The report further notes that to keep up with the needs for classroom space alone, if the student body were to expand by 25%, a number of classrooms equivalent to those in the Life Science Center and Moore and Kemeny Halls would need to be built. Not to mention that about 1,000 additional beds would be required in the dormitory inventory.
Most telling was the observation that other schools (Yale, Rice, Princeton, Stanford, etc.), when planning an increase in their undergraduate student body, first conducted a thoroughgoing renovation of their infrastructure over the course of two capital campaigns — a period of a decade or more. Today Brown, Harvard and Brandeis are seemingly engaged in such a lengthy and costly program of renewal, too, prior to examining the feasibility of expansion.
The report’s findings are so glaringly obvious that one has to ask what foolishness (what fool?) led to the contemplation of expansion in the first place. Anyone at all close to the day-to-day life of the campus can easily see that the College has deferred too much maintenance and renovation to allow anything more than a catch-up investment program at this time. May that effort begin as soon as the administration gets its financial house in order.
Addendum: According to the report, all of Dartmouth’s academic departments pushed back vigorously against Phil’s expansion proposal. No deference there. The faculty should learn from this exercise of power.
Addendum: The report is salted with interesting data: for example, there is virtually no correlation between student body size and diversity — whether that of first generation or underrepresented minority students.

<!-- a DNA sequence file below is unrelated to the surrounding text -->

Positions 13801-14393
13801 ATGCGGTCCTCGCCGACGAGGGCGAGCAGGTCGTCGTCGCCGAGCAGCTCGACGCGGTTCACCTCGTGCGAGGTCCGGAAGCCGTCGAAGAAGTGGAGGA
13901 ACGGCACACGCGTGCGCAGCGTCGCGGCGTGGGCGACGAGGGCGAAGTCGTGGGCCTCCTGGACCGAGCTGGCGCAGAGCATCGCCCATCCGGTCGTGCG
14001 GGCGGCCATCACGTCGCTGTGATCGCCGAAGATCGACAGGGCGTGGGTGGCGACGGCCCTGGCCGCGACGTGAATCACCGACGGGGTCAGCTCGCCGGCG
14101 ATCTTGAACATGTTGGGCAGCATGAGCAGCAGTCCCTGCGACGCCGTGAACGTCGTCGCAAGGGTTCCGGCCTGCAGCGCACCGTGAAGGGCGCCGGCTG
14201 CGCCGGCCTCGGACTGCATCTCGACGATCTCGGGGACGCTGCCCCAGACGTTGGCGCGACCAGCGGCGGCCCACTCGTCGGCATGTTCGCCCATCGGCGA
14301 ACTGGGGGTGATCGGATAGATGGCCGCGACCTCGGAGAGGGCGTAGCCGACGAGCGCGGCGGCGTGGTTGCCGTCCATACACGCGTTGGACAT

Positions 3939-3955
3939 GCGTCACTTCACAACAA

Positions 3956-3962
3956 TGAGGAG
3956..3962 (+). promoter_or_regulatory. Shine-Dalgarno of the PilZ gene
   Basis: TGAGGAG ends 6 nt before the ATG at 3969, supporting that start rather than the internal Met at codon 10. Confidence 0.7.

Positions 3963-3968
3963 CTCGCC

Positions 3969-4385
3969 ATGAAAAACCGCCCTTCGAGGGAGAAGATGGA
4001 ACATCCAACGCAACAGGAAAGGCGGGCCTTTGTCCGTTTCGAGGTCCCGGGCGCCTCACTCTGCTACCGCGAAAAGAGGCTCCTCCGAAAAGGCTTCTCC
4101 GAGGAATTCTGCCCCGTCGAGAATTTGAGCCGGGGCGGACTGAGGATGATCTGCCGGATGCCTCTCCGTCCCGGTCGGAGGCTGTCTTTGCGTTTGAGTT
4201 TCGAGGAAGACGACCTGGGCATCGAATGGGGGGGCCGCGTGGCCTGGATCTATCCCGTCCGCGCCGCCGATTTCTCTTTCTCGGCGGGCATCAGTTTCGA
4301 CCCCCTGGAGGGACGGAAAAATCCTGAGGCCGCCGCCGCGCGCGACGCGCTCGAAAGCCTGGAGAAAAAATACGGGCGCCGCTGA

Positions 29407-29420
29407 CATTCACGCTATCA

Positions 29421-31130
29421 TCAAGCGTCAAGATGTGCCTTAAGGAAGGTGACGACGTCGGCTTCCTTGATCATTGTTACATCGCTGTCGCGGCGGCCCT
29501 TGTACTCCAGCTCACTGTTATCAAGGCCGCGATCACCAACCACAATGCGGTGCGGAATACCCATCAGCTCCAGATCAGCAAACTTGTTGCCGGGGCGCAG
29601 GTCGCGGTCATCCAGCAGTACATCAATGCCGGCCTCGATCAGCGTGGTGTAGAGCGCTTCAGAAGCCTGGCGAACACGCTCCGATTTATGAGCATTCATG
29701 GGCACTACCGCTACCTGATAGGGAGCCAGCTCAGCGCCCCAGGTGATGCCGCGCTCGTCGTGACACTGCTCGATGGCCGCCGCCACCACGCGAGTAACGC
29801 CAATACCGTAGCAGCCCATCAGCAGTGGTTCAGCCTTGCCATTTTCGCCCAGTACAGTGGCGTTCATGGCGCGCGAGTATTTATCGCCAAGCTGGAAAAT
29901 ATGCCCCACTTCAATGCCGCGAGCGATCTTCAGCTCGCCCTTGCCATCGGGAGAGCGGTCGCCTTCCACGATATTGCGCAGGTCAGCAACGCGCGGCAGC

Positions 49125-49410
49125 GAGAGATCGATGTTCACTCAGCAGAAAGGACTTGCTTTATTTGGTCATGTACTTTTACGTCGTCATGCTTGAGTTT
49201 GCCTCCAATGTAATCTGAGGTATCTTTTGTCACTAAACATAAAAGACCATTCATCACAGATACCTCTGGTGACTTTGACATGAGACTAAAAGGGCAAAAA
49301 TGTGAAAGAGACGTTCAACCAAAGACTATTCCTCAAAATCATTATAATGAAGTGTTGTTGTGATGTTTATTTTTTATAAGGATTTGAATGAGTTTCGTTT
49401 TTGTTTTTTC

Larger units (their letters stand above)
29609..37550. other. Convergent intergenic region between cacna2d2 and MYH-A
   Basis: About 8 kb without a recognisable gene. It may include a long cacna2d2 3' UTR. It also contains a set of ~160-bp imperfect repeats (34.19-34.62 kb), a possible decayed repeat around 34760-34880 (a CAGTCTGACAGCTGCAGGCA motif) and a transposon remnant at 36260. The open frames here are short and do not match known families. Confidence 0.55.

Addendum: A source indicates that the report that has been publicly disseminated is the same as the one distributed to the Trustees.
The decrease over the past year in the non-Geisel support staff was only 25 people — from 2724 to 2699 — but let’s thank heaven for small mercies. After all, the increases from 2010-2016 totalled 509 staffers (plus their offices, computers, travel, diversity training, etc. ad nauseum ad infinitum), including 63 new bodies last year:
Of course, some areas did better than others. Certain sections of the administration added people: Advancement (+6: from 214 to 220), Dean of A&S (+8: from 309 to 317), Thayer: (+1: from 126 to 127) and Tuck (+8: from 175 to 183) — though Tuck returned to its 2015 staffing levels, so resources there seem to have been re-allocated.
The decreases came in the Office of the Executive Vice-President (-10: from 794 to 784), the President (-5: from 226 to 221) and the Provost (-33: from 880 to 847), though, as you can see above, on a percentage basis the declines were slight.
Let’s hope that now that the administration sees that it can cut staff, the initial goal should be a return to 2010 levels. The bloat is still enormous, and Phil only knows that cash is short because fundraising is so weak.
On March 26, we reported that under their new contract airport workers in the New York City area would be paid — by 2023 — virtually the same salaries that Dartmouth’s unionized workers earn today. We went on to note that the cost of living in New Hampshire is significantly below that of New York. A few readers asked for more information on the cost of doing business in the two places.
As part of research for a business problem, I commissioned a brief study by the Economic Research Institute, an organization that gathers comparative wage and salary information.
First we looked at the compensation paid for a business manager for food and general merchandise. New Hampshire turns out to be the low-cost locale among all the Ivy cities and towns:
And the quality of life in New Hampshire is even better. Below are the salaries that a manager has to earn in order to live equivalently in the various Ivy locales:
Though salaries are lower in the Granite State, a person’s dollar goes a lot further. In short, the College enjoys the best of both worlds: it can pay most of its employees less than the other Ivy schools, and yet people working for the College can live a materially richer life. What a shame that we don’t take advantage of this fact to generate a surplus for our students.
We’ve been critical for a long time of the Admissions Office webpage — a high school effort at coding that in both its layout and content did not do the College justice. The graphics were shoddy, the emphasized features of Dartmouth life were questionable, and the writing, well, let’s just be grateful that the Admissions Office has now come up with an alternative.